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ARS Home » Plains Area » College Station, Texas » Southern Plains Agricultural Research Center » Crop Germplasm Research » Research » Publications at this Location » Publication #132282


item Prom, Louis

Submitted to: Plant Disease
Publication Type: Peer Reviewed Journal
Publication Acceptance Date: 2/28/2002
Publication Date: N/A
Citation: N/A

Interpretive Summary: Sorgum ergot, a new fungal disease in the United States causes major losses in yield and grain quality, especially in hybrid seed production fields. As a result, it is important to develop good and cost-effective means of controlling the disease. One of the methods for controlling sorghum ergot is the use of fungicides. At present, Tilt is the fungicide registered for use in the United States. However, this fungicide could be less effective if it is used continuously. Therefore, we tested 14 fungicides to see if they could prevent the reproductive units (called spores) from germinating, and also to see how effective these fungicides are in preventing the fungus from growing in the sorghum plant. Our studies have shown that most of the fungicides (Penncozeb, Manzate, Topsin M, Tilt, and Flint) could prevent most of the spores from germinating; however, only few fungicides Tilt, Folicur, Bayleton, and Quadris were effective in preventing the fungus from growing on the sorghum head. These studies have demonstrated that farmers might be able to use different fungicides in the future to protect their sorghum crops from this disease. In addition, by using different fungicides in rotation with Tilt, we can avoid any resistance development in the fungus. This in turn will lead to higher sorghum yields and profits for growers in the United States.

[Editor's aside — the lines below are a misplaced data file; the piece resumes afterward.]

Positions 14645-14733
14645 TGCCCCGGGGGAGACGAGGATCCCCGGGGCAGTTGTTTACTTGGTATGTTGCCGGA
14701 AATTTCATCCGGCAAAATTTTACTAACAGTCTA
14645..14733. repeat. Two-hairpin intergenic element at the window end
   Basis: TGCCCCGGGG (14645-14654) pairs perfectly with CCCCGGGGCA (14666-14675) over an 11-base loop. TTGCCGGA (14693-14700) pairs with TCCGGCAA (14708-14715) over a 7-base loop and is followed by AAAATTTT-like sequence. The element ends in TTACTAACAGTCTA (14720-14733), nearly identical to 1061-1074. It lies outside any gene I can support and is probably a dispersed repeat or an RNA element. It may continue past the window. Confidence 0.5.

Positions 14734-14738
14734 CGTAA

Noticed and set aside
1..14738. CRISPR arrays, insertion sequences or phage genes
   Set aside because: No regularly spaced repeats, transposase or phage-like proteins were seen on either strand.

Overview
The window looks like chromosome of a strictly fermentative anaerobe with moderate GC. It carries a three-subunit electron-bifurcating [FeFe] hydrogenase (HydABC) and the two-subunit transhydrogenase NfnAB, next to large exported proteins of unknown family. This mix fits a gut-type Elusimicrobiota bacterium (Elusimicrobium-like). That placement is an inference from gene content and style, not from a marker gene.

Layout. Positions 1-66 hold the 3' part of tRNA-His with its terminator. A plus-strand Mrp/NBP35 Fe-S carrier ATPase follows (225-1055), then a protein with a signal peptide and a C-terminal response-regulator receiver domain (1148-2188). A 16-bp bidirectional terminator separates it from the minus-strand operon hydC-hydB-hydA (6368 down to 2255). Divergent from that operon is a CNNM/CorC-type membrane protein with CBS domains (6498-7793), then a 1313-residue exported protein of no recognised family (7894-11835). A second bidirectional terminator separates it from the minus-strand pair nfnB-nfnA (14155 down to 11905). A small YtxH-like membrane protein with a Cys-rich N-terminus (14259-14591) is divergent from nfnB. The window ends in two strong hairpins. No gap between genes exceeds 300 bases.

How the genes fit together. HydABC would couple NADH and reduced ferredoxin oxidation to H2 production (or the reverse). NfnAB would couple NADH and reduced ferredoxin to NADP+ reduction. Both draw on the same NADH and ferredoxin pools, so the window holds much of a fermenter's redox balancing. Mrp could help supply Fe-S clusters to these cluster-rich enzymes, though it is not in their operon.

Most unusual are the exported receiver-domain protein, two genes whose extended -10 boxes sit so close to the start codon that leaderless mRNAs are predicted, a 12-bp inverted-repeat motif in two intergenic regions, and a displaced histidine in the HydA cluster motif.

Technical Abstract: Commericial formulations of 14 fungicides representing seven chemical classes were assessed in vitro and in vivo for activity against Claviceps africana, causal agent of sorghum ergot. All the fungicides markedly reduced spore germination in vitro on water agar, with EC50 values (based on active ingredient) that ranged from <0.04 ug ml**-1 for Penncozeb, Manzate, Topsin M, Tilt, and Flint, to 0.60 ug ml**-1 for Nova. Fungicides were tested on plants by spraying them on flowering panicles of a male-sterile line, ATx623, and then spraying panicles with a suspension of conidia immediately following drying of the fungicide. In greenhouse trials and in the 2000 field evaluation, a single application of Tilt, Folicur, Bayleton, Nova or Quadris at a rate of 25 ug ml**-1 suppressed ergot by 91-100%. In the 2001 field evaluation, Folicur, Tilt, and Quadris provided 97, 74, and 60% ergot control, respectively. Ergot control was greater when fungicides were applied at a rate of 25 ug ml**-1 than at a rate of 5 ug ml**-1. Generally, the triazole and strobilurin classes of fungicide were more effective in controlling ergot than other classes. At the two rates used in this study, the duration of protection using a single application was short. In general, ergot severity increased between 7 and 10 d after inoculation. These results showed that in vitro fungicide screening by measuring spore germination inhibition was not a good predictor of performance in the field. Results from the field trials suggest that control, particularly under high disease pressure, requires either higher fungicide rates or multiple applications.